The Post Office Horizon IT scandal is rooted in class prejudice

<span>Paula Vennells arrives at the Post Office Horizon IT inquiry on 24 May.</span><span>Photograph: Vuk Valcic/Zuma Press Wire/Rex/Shutterstock</span>
Paula Vennells arrives at the Post Office Horizon IT inquiry on 24 May.Photograph: Vuk Valcic/Zuma Press Wire/Rex/Shutterstock

Re your editorial on Paula Vennells (24 May), one of the main themes of the Post Office Horizon IT inquiry has been the complete lack of evidence of competence, curiosity or compassion in the leadership team; it is a theme that has often been seen in public inquiries in recent years. It is clear that the UK is infected with leadership teams staffed by people who are there not due to any sort of competence or merit, but because that’s just what their sort of people do.

The overriding characteristics of these privately educated, overpaid and arrogant groups of people are their indifference to the real-life consequences of their actions for ordinary hard-working people, their intrinsic belief that their sort are trustworthy and credible, unlike the little people, and their bewilderment at the idea that they should be held accountable.

Whether in politics or business, we see this played out time and again. The only way to prevent it is to ensure that it is impossible to live completely separate lives removed the realities of ordinary folk, so that this them-and-us mentality can begin to be eroded. It starts with the dismantling of private schools.
David Youngs
Rattlesden, Suffolk

• Marina Hyde rightly concludes of the Post Office scandal that there seems to be a class of people who are sent to jail and, by contrast, a class of people who get directorships (Into Britain’s angry pulpit steps Rev Vennells, who ran the Post Office – to explain why it sent honest people to jail, 17 May).

Her indictment could be taken further. The class prejudices involved are such that one class assumes, without thinking, that hundreds of its employees – the little people – are dishonest. Without these prejudices, it should have been apparent to the meanest intelligence that the extraordinarily high incidence of alleged theft was statistically improbable.
Margaret Pelling

• Marina Hyde seems surprised to discover that there is one class of people who go to jail and another who get directorships. If this wasn’t so, the prison population would be representative of the country as a whole. Instead, it is heavily weighted towards people from broken homes, with poor education and with mental health problems. And we seem content to stoke this disparity by sending record numbers to grossly overcrowded prisons. Meanwhile, those who do real damage to society, notably two recent prime ministers, continue to cream it in.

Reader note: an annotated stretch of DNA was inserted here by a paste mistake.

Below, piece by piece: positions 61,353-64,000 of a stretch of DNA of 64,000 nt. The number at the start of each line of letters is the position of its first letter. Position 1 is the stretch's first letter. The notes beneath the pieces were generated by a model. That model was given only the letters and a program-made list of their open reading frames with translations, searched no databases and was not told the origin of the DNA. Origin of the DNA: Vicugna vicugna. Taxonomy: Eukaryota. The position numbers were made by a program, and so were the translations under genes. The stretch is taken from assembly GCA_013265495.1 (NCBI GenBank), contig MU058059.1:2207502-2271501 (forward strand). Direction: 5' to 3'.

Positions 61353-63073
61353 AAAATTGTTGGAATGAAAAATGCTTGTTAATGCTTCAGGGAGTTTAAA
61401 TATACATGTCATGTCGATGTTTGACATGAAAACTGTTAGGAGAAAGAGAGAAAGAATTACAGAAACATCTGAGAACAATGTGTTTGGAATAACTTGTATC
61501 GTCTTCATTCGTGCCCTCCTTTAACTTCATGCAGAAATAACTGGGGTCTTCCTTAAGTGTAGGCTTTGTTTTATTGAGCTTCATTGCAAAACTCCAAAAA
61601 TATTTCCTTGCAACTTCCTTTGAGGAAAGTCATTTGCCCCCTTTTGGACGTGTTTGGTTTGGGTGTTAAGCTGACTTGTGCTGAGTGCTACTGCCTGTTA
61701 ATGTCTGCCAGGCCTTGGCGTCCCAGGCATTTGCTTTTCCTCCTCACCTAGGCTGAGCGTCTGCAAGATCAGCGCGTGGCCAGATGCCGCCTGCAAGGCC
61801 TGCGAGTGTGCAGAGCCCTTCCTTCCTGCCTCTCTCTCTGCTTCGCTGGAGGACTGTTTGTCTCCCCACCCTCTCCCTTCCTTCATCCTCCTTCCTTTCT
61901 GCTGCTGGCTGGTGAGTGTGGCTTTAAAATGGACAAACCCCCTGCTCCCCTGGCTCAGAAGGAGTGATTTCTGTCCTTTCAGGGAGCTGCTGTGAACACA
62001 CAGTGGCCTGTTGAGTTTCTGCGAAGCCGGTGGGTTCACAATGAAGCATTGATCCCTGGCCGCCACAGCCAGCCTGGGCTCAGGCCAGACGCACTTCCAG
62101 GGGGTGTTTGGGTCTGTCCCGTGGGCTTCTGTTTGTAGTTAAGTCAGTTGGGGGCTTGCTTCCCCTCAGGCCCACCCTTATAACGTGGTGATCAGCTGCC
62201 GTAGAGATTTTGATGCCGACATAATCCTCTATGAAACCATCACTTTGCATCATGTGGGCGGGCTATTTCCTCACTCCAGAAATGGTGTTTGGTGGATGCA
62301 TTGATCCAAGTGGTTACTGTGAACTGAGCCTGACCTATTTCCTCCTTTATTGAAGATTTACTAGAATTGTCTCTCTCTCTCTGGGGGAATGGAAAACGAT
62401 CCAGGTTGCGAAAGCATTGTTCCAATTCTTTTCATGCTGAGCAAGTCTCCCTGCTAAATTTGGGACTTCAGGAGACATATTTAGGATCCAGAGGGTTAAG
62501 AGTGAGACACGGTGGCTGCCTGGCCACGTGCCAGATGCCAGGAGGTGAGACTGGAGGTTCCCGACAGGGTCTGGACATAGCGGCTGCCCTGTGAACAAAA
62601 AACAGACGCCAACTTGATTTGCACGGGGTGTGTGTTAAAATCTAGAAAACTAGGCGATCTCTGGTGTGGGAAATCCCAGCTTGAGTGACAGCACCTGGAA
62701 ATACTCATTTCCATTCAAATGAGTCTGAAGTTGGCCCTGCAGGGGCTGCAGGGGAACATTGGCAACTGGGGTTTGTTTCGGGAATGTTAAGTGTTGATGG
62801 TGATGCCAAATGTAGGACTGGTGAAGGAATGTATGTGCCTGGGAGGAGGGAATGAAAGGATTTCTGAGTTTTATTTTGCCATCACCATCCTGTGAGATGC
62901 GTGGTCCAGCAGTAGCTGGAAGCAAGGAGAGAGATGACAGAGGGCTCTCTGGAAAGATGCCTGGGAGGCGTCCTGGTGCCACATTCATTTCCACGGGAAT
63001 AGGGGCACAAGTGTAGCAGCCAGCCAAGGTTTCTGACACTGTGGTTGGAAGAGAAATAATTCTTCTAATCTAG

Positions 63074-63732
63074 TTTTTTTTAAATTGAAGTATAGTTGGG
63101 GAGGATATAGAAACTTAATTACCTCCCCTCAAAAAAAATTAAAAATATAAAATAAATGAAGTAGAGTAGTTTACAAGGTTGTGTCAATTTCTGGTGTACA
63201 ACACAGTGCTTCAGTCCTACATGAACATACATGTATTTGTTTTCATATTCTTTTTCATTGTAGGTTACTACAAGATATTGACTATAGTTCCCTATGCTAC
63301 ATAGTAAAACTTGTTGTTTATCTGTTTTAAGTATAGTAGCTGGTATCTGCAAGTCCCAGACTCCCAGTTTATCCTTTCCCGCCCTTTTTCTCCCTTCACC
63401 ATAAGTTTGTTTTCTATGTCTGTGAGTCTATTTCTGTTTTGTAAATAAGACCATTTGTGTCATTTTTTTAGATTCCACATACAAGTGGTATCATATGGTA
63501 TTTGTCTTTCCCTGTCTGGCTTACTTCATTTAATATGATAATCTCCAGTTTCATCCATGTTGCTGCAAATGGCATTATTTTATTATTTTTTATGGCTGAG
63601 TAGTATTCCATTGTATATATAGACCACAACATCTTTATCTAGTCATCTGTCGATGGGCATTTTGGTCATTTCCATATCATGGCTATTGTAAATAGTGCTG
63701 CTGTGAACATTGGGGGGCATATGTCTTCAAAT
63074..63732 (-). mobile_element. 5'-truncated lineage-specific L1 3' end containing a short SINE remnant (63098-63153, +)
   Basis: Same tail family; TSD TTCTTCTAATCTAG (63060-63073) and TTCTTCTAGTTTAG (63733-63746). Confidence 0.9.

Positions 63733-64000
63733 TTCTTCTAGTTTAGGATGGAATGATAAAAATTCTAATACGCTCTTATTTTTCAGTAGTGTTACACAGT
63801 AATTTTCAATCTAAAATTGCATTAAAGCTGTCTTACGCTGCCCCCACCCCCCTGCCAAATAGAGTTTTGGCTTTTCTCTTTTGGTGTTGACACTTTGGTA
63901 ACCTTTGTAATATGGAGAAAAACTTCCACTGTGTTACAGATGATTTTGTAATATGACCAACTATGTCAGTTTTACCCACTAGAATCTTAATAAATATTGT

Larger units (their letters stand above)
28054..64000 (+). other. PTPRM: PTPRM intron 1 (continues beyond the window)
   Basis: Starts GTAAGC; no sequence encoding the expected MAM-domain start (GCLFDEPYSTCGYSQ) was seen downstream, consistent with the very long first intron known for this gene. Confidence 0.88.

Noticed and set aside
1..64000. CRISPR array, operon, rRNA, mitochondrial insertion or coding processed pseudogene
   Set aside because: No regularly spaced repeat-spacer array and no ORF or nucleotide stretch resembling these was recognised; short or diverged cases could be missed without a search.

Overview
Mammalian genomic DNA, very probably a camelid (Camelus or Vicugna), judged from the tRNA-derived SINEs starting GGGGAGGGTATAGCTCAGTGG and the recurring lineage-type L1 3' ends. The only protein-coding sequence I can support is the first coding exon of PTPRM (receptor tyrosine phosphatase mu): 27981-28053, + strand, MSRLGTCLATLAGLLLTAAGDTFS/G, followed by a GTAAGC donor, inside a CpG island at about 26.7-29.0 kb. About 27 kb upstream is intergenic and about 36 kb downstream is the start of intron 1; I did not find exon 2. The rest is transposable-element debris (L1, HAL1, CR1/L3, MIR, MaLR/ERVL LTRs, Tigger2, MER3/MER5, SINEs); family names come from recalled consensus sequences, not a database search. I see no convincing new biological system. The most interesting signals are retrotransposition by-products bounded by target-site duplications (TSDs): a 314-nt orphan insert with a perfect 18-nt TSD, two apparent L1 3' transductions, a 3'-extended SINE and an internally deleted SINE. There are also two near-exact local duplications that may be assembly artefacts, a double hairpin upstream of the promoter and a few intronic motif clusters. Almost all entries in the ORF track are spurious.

Peter Coltman

• I am becoming concerned about the failing memories being frequently exposed in the current large crop of public inquiries. I am hearing a constant repetition of “I don’t recall”, “I was unaware”, “I cannot remember”, “I may have”, adding to the widespread failure to remember the instruction not to wipe WhatsApp messages. Has the time arrived for annual cognitive impairment testing of senior members of government and the civil service, and senior executives of corporations such as the Post Office? Perhaps the former Department for Work and Pensions favourite Atos could be persuaded to bid and, by its rigorous winnowing, improve the quality of governance in these bodies.
Dr Alan Legge

• Marina Hyde (Rev Vennells wept but couldn’t remember much about sending innocent subpostmasters to jail. All so long ago, 22 May) rightly points out how the word “sorry” was debased by Paula Vennells. There was a time when it seemed to be the hardest word to say because of the potential loss of face. Now it is deployed all too readily and has ceased to have any impact or meaning. Perhaps it should be banned at public inquiries and replaced with “guilty”.
Rod Price
Mollington, Oxfordshire

• Paula Vennells claiming “I was too trusting” has echoes of Prince Andrew saying he continued to associate with Jeffrey Epstein because he was “too honourable”. I would treat both claims with the same scepticism as any assertion by an applicant for a job that their main fault was excessive diligence.
Bill Bradbury

• One might expect an ordained priest to be familiar with the Ten Commandments. In which case, whatever happened to “Thou shalt not bear false witness…”?
Sue Barnard
Hale, Greater Manchester

• What was even more astonishing than Paula Vennells’ blaming others even when she was in charge of the Post Office and her insincere apologies was the fact that she had worked only on this inquiry for three years, and that it had been a full-time job for her for the past year. And after all that, this was, apparently, the best she could do at giving her evidence. With that level of competence, no wonder the scandal was perpetrated.
Dr Richard Carter
Putney, London

• There are two meanings of the statement “I can’t remember that.” One is that I have no memory of that; the other is that I can’t permit myself to remember that.
Bas Hardy
Ripon, North Yorkshire